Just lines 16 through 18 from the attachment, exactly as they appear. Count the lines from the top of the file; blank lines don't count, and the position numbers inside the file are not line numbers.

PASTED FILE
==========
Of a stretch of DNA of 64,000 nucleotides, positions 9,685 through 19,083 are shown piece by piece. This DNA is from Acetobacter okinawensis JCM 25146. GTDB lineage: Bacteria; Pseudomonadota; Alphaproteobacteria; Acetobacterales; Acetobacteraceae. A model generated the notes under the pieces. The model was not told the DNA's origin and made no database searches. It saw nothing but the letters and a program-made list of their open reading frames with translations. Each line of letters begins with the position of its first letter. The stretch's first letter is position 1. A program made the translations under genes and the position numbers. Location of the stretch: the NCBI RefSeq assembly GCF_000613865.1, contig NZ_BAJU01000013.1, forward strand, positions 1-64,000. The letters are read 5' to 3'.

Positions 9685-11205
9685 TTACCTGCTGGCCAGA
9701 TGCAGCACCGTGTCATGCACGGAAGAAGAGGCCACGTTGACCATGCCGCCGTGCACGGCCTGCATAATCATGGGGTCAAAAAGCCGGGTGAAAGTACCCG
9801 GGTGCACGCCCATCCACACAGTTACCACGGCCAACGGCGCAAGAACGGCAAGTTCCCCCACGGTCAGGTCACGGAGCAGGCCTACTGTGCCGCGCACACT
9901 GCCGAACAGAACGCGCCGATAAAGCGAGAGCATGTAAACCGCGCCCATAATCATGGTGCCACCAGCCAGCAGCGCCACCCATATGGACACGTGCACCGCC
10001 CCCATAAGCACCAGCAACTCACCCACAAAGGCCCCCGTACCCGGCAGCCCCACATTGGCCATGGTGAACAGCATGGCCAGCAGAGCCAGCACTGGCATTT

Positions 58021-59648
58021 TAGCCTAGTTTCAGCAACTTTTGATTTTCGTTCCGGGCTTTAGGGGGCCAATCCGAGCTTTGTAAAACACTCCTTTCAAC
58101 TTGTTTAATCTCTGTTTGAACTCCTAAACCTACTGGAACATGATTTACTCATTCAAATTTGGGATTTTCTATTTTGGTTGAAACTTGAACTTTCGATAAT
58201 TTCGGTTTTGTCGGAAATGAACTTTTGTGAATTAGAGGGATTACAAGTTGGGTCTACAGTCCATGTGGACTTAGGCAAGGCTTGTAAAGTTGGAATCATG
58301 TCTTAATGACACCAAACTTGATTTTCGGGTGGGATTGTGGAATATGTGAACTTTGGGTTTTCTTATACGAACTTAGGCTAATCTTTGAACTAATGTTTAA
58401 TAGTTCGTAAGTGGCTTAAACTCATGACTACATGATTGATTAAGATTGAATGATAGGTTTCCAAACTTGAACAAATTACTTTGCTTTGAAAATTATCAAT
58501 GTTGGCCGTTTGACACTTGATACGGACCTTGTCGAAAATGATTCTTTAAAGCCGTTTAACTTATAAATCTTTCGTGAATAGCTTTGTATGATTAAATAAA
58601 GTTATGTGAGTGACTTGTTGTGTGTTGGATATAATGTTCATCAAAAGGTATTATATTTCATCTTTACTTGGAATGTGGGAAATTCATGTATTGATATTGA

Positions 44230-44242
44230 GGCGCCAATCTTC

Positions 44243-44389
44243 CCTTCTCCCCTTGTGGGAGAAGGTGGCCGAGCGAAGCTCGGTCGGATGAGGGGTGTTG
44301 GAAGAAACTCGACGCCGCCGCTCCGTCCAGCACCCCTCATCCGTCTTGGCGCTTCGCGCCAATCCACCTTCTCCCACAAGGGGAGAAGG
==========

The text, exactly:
Positions 44230-44242
44230 GGCGCCAATCTTC

Positions 44243-44389